Thursday, April 11, 2013

Wimbledon, a little piece of England

Tucked away in south west London, approximately 10 miles from the centre of London, is the home of the best known tennis championships in the world; Wimbledon. But this great place has a lot more to offer than just the tennis. After game, set and match have been called; why not spend some time in this truly British town and the areas surrounding areas.

Wimbledon Common is almost as famous as the tennis club itself because of the furry little eco-warriors brought to life by the BBC. The Wombles books, written by Elisabeth Beresford, were inspired during a walk on this open space back in the 1920's and if you retrace her steps you can see why she loved it so much. The commons are the perfect spot for a picnic when the weather is kind, and you can see the great British people walking their dogs, playing with their children or just whiling away the hours.

Wimbledon Common, 7 Post Pond
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The commons also have some historical features to uncover too. One of these is The Windmill museum. Open summer weekends, this restored windmill educates about the role windmills played in the UK and some local history facts too. It also displays scouting memorabilia, because Robert Baden-Powell wrote some of his 'Scouting for Boys' in this very building.

Wat Buddhapadipa and its grounds are a beauty to behold. This stunning white, Thai structure was the first Buddhist temple to be built in England and can be found on Calonne Road. They welcome visitors and those interested in Buddhism.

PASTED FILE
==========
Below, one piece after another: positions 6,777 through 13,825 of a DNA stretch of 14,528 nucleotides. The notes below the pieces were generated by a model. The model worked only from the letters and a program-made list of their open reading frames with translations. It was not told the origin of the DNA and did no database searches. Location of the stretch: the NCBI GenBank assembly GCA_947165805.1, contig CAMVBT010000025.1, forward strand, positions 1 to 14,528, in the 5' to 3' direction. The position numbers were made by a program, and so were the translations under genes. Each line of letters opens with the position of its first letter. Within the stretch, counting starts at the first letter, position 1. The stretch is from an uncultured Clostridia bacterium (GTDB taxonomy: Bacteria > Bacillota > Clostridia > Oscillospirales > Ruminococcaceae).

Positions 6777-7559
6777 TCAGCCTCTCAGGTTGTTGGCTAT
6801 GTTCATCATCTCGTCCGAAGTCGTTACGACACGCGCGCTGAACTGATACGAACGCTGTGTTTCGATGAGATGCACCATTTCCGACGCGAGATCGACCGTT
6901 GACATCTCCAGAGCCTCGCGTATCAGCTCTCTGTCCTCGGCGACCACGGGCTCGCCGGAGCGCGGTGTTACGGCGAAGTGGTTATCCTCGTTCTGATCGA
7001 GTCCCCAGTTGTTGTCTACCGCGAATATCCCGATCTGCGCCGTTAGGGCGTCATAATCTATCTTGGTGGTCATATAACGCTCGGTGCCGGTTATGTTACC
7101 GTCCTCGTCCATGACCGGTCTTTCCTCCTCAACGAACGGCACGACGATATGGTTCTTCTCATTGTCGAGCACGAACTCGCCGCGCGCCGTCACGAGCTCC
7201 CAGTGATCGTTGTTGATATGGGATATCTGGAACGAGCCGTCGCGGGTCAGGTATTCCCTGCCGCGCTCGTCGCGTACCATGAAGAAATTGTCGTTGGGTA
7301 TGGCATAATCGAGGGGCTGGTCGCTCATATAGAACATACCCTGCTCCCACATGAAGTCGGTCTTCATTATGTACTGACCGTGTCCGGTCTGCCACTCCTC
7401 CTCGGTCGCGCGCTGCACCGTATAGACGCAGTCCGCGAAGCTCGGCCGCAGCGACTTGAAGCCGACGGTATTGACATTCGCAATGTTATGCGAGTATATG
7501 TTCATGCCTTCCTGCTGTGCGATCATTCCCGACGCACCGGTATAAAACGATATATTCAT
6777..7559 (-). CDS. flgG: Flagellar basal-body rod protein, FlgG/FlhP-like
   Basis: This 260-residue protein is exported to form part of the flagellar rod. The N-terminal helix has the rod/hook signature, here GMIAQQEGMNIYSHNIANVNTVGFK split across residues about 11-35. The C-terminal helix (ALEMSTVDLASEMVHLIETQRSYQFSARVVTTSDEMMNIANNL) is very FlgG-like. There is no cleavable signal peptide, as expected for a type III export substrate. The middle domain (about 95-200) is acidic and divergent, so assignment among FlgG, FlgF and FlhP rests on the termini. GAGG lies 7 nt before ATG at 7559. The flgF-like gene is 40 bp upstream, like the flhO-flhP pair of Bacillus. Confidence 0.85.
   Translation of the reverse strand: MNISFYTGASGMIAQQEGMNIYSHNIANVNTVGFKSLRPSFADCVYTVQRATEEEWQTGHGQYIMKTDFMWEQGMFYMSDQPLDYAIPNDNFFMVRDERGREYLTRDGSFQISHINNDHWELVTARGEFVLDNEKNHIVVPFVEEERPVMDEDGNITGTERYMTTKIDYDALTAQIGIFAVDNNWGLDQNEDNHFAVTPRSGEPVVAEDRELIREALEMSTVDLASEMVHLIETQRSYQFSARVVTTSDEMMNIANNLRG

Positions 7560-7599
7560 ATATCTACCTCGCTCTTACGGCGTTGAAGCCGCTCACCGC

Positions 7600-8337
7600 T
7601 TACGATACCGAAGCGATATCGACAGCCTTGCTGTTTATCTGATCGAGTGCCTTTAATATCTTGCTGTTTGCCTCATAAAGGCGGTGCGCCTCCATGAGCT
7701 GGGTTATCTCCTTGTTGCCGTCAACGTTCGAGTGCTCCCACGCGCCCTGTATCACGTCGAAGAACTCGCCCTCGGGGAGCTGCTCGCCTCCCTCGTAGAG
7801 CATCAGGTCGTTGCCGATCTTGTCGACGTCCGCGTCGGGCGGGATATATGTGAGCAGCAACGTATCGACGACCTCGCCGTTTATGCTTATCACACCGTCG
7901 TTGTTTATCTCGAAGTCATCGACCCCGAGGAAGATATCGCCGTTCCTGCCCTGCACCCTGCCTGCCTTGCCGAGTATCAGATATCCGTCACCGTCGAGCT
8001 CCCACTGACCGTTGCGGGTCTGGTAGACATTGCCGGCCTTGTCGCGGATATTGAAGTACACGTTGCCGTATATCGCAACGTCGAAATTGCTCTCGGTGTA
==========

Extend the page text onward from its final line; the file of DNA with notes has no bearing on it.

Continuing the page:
No visit to this area is complete without a look around Kew Gardens. The beauty of nature stuns you at every turn. There are the exotic plants in the greenhouses, the formal gardens with different themes, ponds and water gardens, and the tree top walkway. They even have music events in the summer. The British obsession with gardening comes to its peak right here.

And if that isn't enough of the great outdoors for you, then Richmond Park must be your next destination. As far as parks go, this one is a bit special because it's a Royal park, and the largest one to boot. The pride of this 2300 acre space, though, is the deer; 600 of these beautiful creatures and you can usually see them along with other wild life. And for any 'You Tube' fans, see if you can spot 'Fenton'!

Wimbledon Village offers up a different set of things to do. With its feeling of rural England, you can spend some time shopping, eating, drinking and relaxing. You can even get your nails done or your hair coiffed. The buildings are quaint and colourful, all picture book stuff.

The English love a good live production be it a musical or a play, so, as you'd expect there is a fine theatre in Wimbledon. It's an Edwardian building where Noel Coward and Gracie Fields have trodden the boards. The New Wimbledon Theatre puts on shows to rival the West End, and during this year's tennis season there will be Spirit of the Dance combining Irish and Latin dancing in an award-winning production.

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